An early page in The Economist briefly describes the main political events of the world in the previous week. The next page is devoted to news about big business. About a dozen items on both pages. At first sight this implies an equality of importance between governments and business corporations — at least by The Economist. If so, what does the magazine think of the future? It’s an interesting question.
Business is certainly much more recent. The earliest evidence for manufacturing and trading — a cowrie shell necklace — comes from 70,000BC. Government extends backwards far further. The earliest human groups on the African savannah required expert leadership — and thus, probably, pecking order — and these go back at least 200,000 years. But there were many species of proto-humans before then — at least 6 million years elapsed before we separated from the original ape stock.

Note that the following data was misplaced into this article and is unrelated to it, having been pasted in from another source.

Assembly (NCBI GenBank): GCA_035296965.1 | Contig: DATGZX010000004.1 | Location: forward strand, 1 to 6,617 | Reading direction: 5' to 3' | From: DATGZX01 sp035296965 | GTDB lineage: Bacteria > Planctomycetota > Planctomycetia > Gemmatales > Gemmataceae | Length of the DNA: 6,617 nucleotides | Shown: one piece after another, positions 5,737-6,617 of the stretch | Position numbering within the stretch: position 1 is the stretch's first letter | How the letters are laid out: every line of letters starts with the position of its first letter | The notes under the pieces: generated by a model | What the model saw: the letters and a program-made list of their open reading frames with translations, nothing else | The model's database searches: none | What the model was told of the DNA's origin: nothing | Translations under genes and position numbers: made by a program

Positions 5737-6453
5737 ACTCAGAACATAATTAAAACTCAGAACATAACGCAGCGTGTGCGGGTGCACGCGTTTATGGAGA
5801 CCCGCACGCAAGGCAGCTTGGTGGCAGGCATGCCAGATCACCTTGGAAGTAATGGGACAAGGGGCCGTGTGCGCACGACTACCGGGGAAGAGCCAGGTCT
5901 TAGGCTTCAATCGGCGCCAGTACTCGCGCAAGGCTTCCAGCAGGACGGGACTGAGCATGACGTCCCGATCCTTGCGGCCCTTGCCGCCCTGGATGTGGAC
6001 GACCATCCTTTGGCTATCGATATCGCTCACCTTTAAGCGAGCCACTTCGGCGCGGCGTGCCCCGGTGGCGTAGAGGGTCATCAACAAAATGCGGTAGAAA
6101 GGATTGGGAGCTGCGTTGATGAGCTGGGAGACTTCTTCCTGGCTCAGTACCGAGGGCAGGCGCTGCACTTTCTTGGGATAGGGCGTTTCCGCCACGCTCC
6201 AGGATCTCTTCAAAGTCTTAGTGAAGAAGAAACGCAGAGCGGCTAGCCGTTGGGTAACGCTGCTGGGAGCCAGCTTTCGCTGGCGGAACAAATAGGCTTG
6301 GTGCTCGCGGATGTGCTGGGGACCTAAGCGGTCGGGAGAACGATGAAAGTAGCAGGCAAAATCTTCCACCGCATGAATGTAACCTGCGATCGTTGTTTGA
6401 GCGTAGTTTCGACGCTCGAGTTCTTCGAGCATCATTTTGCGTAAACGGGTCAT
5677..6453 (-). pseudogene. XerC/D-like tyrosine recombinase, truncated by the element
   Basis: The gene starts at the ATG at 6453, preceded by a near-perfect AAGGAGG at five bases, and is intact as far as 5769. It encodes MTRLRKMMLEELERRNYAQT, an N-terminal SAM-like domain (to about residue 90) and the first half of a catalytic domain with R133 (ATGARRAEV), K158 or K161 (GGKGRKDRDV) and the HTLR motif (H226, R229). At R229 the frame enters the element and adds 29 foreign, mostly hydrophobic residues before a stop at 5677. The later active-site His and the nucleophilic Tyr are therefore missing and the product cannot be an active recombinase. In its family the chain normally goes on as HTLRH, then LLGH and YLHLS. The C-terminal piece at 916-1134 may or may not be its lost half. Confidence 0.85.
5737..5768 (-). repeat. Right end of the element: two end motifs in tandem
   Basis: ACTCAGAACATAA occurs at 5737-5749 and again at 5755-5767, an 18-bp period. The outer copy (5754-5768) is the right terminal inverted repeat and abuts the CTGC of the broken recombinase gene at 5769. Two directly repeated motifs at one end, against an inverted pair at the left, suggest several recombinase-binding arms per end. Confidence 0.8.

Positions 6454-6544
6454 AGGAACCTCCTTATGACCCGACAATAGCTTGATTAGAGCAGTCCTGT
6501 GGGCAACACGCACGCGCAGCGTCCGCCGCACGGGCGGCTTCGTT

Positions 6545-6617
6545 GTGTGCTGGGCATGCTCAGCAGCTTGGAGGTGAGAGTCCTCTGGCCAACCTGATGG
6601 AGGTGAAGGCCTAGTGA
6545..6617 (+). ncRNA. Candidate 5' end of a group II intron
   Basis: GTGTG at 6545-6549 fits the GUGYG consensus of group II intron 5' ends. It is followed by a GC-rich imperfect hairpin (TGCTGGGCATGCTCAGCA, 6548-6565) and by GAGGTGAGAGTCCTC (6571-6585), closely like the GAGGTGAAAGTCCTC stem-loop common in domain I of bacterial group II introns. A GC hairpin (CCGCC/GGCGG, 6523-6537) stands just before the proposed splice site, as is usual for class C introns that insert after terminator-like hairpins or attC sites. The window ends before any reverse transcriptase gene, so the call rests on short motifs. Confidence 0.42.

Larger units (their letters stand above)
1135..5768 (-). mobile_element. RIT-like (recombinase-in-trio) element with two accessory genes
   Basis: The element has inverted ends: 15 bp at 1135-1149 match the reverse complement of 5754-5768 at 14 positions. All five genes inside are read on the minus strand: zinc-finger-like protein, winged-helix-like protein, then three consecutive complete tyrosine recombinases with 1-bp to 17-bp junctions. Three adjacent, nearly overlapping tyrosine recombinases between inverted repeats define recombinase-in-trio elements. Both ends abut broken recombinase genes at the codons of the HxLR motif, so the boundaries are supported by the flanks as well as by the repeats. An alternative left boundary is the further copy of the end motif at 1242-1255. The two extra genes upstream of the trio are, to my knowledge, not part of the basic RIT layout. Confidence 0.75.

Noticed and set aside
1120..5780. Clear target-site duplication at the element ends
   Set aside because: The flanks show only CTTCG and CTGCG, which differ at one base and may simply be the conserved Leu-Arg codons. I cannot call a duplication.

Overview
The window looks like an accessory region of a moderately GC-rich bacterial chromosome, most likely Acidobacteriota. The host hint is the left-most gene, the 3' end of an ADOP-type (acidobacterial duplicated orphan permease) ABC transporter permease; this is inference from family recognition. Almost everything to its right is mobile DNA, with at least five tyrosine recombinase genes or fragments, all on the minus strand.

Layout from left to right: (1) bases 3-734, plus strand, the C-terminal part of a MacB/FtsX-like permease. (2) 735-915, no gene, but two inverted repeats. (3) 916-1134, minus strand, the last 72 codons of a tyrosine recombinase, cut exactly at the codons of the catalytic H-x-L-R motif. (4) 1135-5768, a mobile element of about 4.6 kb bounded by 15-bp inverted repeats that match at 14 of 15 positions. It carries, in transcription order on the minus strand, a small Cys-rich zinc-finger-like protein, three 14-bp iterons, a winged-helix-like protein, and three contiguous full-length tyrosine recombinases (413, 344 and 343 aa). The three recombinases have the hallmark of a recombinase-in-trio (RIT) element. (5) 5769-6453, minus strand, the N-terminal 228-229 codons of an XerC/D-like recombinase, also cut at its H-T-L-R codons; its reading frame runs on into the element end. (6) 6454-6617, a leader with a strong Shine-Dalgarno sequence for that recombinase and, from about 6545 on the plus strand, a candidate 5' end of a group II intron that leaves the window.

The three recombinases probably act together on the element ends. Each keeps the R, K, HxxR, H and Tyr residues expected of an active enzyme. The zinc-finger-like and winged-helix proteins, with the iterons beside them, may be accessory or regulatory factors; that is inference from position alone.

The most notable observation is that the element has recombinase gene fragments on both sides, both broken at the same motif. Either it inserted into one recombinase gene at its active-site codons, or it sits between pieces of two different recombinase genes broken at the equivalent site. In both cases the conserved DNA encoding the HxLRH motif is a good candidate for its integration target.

Government is not only immensely older than business but depends on an innate sense of justice. Without it not even the first trivial business exchange could have happened. Government is far more important than business and will survive it beyond the time that it will be seen as an historic relic.